2. Amber April 10, 2012 at 12:50 pm

    I hope, even if he never sees this, that he’s listening. He’s lucky to have a son like you.

  3. Bill Dorman April 10, 2012 at 11:07 am

    I feel for you; went through something very similar w/ my dad and wanting him to quit smoking so he would be a candidate for a kidney transplant, which I would have gladly been a donor.

    As you know, sometimes you can talk until you are blue in the face and it won’t make a difference. At the end of the day we can only control our own actions.

    Good luck with your pops, he is going to have to do it on his terms as frustrating as it can be standing by and watching.

    • Jack April 10, 2012 at 4:46 pm

      You are absolutely right. Can’t make people change unless they want to. All we can do is support them and give them the occasional kick in the ass.

  4. Gina April 10, 2012 at 6:18 am

    Keep on him, Jack! Being in healthy shape will help him deal with the physical issues that arise. Actually, we all need to exercise to stay heart healthy. It’s a pain in the butt sometimes but oh so important!

    • Jack April 10, 2012 at 4:37 pm

      I am working on it, but arguing with him is like yelling in the mirror. My little sister told my oldest nephew that watching grandpa and I argue was fun because we had legendary battles.

      I never saw them like that- just monstrosities that never should have happened. But I haven’t given up here, just trying to figure out how to get him to change a few things at a time.

      Small victories are really important.

  5. Vidya Sury April 10, 2012 at 4:30 am

    I would love to write a post like this. 🙁 Except that my Mom, my best friend just never came back home. I was the one to tell everyone when my Grandma passed away and then when a couple of other relatives passed away. But my Mother was the deepest cut.

    I so enjoy reading your posts in my email.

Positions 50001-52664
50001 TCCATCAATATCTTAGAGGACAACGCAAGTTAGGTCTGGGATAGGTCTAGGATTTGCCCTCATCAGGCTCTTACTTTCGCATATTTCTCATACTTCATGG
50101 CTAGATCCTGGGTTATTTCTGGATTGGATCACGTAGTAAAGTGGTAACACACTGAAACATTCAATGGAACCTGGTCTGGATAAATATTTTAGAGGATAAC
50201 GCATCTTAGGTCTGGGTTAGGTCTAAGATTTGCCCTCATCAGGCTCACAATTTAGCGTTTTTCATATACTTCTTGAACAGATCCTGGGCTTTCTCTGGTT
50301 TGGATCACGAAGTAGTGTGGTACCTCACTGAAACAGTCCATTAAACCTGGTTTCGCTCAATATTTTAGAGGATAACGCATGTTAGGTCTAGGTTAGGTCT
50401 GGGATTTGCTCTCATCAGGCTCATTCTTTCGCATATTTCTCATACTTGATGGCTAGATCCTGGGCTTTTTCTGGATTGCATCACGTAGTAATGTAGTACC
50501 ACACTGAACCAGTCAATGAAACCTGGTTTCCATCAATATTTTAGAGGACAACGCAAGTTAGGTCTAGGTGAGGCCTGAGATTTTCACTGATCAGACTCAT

Stay well!


    • Jack April 10, 2012 at 4:32 pm

      Hello Vidya,

      I am sorry about your losses, they are never easy. Some of these are much harder to do than others. Thank you for your kind words.

  6. Betsy Cross April 10, 2012 at 4:22 am

    I went to see my dad on Sunday. He smoked at least a pack a day since he was a teenager. He was bloated and pale in his nursing home bed. I gave up years ago hoping he’d take care of himself. He can’t smoke there, and hasn’t smoked for almost 3 years. But the price he had to pay to get to that point is enormous.
    My friend and I were talking yesterday about recommitting to our health and how we are both make unhealthy choices instead of living with our emotions and working through them. She over eats and I just eat poorly or not at all.
    But we both concluded the only way out is through, and nobody gets you to the other side. Dealing with pressure from inside and out is so fun. Isn’t it?

    • Jack April 10, 2012 at 4:07 pm

      There is a price to be paid for how we live and sooner or later that bill comes due. I am trying to do my best not to get stuck the way others have.

      I have seen too many people go downhill so very quickly because they didn’t take care of themselves. You are absolutely correct about the only way to get out is to go through.

  7. Shelly Miller April 10, 2012 at 3:27 am

    So sorry you are going through this. This acceptance of what we cannot control in others can be all consuming. I had to let go of my mother over fifteen years ago. Pray your Dad loves himself enough to see how his not caring for himself affects those who love him most.

    • Jack April 10, 2012 at 3:45 pm

      Hi Shelly,

      Thank you. I am doing what I can to help him see that it doesn’t have to be this way. This doesn’t have to go this way, we’ll see what happens.

  8. Vanita April 10, 2012 at 12:54 am

    ah Jack, I know this hardship well. I deal with it everyday with my mother. I’m not saying our parents are similar, because mine is truly just giving up and won’t even consider the bypass, but I know that weight on your shoulders and that pain in your heart. Being an only child, it all falls to me to deal with. It’s difficult and heart breaking and I wish I didn’t know anyone else who had to go through it. Hugs to you jack. great big hugs.

    • Jack April 10, 2012 at 3:44 pm

      Hi Vanita,

      I almost didn’t write about this because this touches a different spot that in some ways feels almost too personal to share.

      But some of the people I love best in the world lost their fathers not all that long ago and I can’t help but think of the past.

      My dad come so far and been doing so damn well. I can’t say that he has given up because he hasn’t but he is slipping and I know how easy it is to just let go and say I’ll do this another day.

      Sorry you have to deal with this with your mom, it is not easy.

Leave a comment

Your email address will not be published. Required fields are marked *

This site uses Akismet to reduce spam. Learn how your comment data is processed.

You may also like